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Sharjah Children’s Reading Festival – Are our Children Reading for Reading’s Sake?
An interactive session at the Sharjah Children’s Reading Festival (SCRF), entitled ‘A Lifetime Reading Habit: How to Create a Reading Habit in Young Children’, has heard that fostering a love of reading in children and young adults must be through inspiration rather than education.
Zakaria Ahmed, Educational and Cultural Consultant at Al Yaqadha Arab Library for Women and Children in Ras Al Khaimah emphasised the pivotal role of families and cultural organisations, stressing that today’s readers are tomorrow’s leaders.
He told the audience that many countries such as the USA, Japan and several European nations have realised that encouraging children to read by simply highlighting its ‘importance’ is no longer enough to create lifetime readers.
“The rapid pace of development in all walks of life requires new methodologies to boost reading and promote culture. We should not link all reading to acquiring knowledge nor to any other goal. We should help our children to understand that reading is as much a journey as it is a destination. If we do not, reading will lose its meaning and significance – even if it achieves its objectives,” he said.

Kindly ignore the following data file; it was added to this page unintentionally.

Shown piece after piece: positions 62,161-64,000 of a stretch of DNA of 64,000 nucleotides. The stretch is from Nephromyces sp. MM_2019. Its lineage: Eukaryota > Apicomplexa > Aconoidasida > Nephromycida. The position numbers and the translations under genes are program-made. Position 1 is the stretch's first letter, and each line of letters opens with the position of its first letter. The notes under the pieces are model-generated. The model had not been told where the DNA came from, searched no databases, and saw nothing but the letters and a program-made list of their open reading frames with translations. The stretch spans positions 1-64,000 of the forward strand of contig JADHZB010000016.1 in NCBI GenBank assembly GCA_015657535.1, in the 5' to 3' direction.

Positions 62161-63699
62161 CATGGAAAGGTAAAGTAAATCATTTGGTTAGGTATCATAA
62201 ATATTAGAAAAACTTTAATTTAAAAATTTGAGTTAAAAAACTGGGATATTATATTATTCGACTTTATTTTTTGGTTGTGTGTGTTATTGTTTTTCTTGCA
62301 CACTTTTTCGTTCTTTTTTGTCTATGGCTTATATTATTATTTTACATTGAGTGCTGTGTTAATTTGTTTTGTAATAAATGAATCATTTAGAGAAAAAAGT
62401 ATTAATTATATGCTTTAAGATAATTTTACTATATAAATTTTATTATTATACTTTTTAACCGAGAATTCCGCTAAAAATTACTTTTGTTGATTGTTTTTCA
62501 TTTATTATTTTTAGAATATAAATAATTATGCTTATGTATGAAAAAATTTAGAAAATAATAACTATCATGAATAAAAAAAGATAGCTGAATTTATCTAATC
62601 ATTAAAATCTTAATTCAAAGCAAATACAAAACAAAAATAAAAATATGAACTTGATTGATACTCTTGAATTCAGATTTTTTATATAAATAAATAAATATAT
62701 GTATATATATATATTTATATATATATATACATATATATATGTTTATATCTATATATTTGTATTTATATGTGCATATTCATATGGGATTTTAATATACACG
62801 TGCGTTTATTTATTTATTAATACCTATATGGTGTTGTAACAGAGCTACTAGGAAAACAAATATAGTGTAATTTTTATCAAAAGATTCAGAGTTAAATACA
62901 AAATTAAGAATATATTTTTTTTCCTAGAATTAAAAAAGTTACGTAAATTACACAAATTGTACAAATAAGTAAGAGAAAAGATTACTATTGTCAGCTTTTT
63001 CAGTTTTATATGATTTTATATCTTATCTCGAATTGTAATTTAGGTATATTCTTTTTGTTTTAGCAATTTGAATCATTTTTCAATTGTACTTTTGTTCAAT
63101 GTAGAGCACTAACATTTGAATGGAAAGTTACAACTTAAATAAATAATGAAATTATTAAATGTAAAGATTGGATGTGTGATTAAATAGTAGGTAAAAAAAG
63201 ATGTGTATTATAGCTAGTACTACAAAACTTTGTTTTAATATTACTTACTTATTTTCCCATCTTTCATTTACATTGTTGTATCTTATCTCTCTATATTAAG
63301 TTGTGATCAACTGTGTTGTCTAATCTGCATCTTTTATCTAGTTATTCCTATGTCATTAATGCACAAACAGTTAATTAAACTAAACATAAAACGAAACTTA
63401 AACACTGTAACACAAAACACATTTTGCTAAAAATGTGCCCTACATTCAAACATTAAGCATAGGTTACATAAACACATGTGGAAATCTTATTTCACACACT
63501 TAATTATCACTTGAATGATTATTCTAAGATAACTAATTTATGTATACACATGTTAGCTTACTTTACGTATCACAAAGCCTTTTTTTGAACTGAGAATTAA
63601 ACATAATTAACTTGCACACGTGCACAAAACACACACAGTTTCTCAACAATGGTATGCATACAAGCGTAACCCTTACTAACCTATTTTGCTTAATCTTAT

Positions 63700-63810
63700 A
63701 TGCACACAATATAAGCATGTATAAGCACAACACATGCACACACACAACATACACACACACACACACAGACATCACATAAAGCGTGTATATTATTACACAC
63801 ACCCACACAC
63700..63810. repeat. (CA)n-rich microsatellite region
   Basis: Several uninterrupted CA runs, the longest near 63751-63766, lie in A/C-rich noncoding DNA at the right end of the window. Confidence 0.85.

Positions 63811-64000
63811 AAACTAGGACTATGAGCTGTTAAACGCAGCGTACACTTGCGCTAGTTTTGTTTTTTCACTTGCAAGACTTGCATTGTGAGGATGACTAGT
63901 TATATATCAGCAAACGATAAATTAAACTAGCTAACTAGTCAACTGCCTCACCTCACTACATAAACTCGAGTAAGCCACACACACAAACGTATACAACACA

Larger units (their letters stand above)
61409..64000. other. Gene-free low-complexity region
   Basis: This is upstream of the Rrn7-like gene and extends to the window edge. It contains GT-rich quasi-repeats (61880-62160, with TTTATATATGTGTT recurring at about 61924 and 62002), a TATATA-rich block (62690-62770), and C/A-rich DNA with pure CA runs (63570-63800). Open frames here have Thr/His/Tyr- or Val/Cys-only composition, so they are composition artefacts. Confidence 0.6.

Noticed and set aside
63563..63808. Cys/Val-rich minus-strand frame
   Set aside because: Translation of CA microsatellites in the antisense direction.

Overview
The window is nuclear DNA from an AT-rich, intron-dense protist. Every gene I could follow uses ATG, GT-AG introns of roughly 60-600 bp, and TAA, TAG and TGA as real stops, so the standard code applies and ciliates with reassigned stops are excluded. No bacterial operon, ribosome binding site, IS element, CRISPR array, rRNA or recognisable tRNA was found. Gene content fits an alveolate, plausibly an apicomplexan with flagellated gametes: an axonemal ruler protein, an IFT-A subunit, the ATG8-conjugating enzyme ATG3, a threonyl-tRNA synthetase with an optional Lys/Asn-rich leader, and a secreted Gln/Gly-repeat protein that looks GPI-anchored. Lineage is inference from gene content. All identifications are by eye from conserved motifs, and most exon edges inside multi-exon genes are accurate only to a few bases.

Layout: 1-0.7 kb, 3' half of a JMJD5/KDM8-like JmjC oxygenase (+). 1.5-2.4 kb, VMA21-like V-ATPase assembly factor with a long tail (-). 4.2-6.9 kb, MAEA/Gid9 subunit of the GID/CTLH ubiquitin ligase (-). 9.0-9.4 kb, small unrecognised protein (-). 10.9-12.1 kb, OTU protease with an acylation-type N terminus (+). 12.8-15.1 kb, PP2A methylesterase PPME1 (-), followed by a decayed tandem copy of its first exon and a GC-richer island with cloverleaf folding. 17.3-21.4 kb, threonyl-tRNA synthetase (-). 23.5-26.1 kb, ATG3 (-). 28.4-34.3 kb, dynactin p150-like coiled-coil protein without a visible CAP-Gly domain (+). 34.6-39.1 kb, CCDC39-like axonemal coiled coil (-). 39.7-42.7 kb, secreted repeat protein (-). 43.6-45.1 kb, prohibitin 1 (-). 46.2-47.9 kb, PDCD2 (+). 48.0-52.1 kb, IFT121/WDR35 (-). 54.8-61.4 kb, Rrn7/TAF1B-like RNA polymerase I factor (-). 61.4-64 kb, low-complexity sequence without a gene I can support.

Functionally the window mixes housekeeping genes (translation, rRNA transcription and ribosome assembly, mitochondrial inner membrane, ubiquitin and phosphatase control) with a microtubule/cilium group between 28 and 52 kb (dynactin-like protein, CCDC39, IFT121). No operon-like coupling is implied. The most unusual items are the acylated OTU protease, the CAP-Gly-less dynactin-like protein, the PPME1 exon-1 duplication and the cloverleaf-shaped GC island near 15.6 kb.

Zakaria Ahmed explored key Arab and international reading projects, which aim to encourage children and adults to read. He acknowledged the ‘Arab Reading Challenge’, launched by His Highness Sheikh Mohammad bin Rashid Al Maktoum, Vice-President and Prime Minister of the UAE and Ruler of Dubai. He also commended the Knowledge without Borders (KwB) ‘Home Library’ project, a Sharjah-based cultural campaign, providing each Emirati household in Sharjah with 50 scientific and literary books.
He also drew attention to the ‘Family Library Project’ in Egypt, and the ‘Jordanian Family Library’ project within the Middle East. Internationally, he underlined the ‘Delicious Books Edible Book Contest’, held in Europe each year, in which children have to create an edible book title or design through meals or cakes and the ‘1.000 Books before Kindergarten’ competition, which is organised in Japan as well as a number of European countries.